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Broken Glass

Broken Glass

I described Congolese author Alain Mabanckou’s previous novel African Psycho as a scathing attack on the greed and material values of Africa’s élite. His follow-up is a gentler, but no less astute, affair, set in the lower depths of Congolese society. The owner of the drinking den Credit Gone West asks one of his regulars, who goes by the name of Broken Glass, to write a book about the bar and its customers.

Superficially, the novel is a simple catalogue of the life-histories of the drifters, misfits and losers who make up the clientele of this ramshackle establishment. We meet Robinette, a prostitute who delights in pissing contests with her clients, among a host of other larger-than-life individuals, finally winding up with Broken Glass himself as the past he has been drinking to forget catches up with him. 

The book is a splendidly sustained example of ‘the art that conceals the art’ (a phrase Broken Glass himself would have mocked unmercifully for its pretension). Strewn among its carefully constructed, willfully guileless pages are countless references to and meditations on a vast array of literature, culture, religion and philosophy, drawn equally from African and Western sources. Broken Glass can leap dexterously from an inquiry into what it is that makes Alfred Hitchcock’s films terrifying to the varying scientific methods of Archimedes and Isaac Newton, without ever deviating from the narrative thread of the character whose tale he is telling.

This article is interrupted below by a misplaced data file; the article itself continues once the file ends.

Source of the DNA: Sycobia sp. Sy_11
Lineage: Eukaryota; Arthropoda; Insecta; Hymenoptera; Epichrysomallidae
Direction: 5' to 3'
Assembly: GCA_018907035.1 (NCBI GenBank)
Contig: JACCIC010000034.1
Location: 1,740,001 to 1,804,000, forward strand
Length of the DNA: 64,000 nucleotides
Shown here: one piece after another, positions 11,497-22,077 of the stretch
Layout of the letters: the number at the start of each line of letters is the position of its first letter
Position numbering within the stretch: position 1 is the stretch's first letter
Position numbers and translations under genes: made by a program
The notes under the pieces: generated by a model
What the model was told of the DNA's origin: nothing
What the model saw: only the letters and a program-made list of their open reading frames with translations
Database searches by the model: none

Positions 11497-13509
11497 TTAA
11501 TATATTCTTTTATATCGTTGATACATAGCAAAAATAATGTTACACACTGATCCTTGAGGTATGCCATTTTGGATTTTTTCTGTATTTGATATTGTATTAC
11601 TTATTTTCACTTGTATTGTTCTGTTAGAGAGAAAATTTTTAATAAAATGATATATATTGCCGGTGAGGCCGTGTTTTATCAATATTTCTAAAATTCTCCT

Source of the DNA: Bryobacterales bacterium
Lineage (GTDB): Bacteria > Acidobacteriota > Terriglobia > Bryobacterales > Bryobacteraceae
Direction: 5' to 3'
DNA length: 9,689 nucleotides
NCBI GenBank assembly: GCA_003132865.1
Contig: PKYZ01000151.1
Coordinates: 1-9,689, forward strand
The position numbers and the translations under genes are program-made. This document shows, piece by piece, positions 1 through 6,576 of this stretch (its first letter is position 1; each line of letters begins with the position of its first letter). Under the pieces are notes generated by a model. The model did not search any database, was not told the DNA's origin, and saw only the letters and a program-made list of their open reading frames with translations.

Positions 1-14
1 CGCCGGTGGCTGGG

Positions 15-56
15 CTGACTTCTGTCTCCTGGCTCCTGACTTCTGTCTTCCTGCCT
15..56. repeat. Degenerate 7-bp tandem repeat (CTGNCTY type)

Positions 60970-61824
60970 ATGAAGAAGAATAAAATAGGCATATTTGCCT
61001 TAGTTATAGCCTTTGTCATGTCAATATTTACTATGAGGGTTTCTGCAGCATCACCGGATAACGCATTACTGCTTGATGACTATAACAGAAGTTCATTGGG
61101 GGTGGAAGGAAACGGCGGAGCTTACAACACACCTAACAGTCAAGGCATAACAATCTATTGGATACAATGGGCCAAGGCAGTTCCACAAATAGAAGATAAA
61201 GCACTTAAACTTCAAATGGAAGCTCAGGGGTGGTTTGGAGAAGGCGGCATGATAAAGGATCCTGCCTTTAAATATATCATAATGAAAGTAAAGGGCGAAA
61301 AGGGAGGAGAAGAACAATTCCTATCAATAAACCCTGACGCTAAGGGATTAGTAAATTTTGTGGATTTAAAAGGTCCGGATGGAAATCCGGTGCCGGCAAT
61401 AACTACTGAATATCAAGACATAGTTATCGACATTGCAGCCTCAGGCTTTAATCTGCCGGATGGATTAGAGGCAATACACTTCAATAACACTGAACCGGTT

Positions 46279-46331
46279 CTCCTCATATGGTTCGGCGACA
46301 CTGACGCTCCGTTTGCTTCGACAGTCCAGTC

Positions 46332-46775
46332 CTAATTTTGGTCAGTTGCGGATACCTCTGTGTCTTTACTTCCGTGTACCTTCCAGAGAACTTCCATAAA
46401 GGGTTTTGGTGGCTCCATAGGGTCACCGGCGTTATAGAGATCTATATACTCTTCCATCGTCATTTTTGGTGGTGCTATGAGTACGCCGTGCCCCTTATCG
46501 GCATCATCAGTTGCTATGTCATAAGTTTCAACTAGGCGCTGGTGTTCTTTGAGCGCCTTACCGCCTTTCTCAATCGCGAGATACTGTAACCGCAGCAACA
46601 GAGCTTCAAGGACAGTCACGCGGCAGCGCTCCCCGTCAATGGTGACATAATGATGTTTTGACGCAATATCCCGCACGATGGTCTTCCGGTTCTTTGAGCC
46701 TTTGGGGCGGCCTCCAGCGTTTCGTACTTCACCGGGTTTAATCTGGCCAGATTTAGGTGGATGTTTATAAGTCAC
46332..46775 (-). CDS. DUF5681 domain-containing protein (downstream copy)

Broken Glass is a multi-layered tribute to the human spirit – beaten but not broken, and laughing drunkenly in the face of adversity.


New Internationalist issue 423 magazine cover This article is from the June 2009 issue of New Internationalist.
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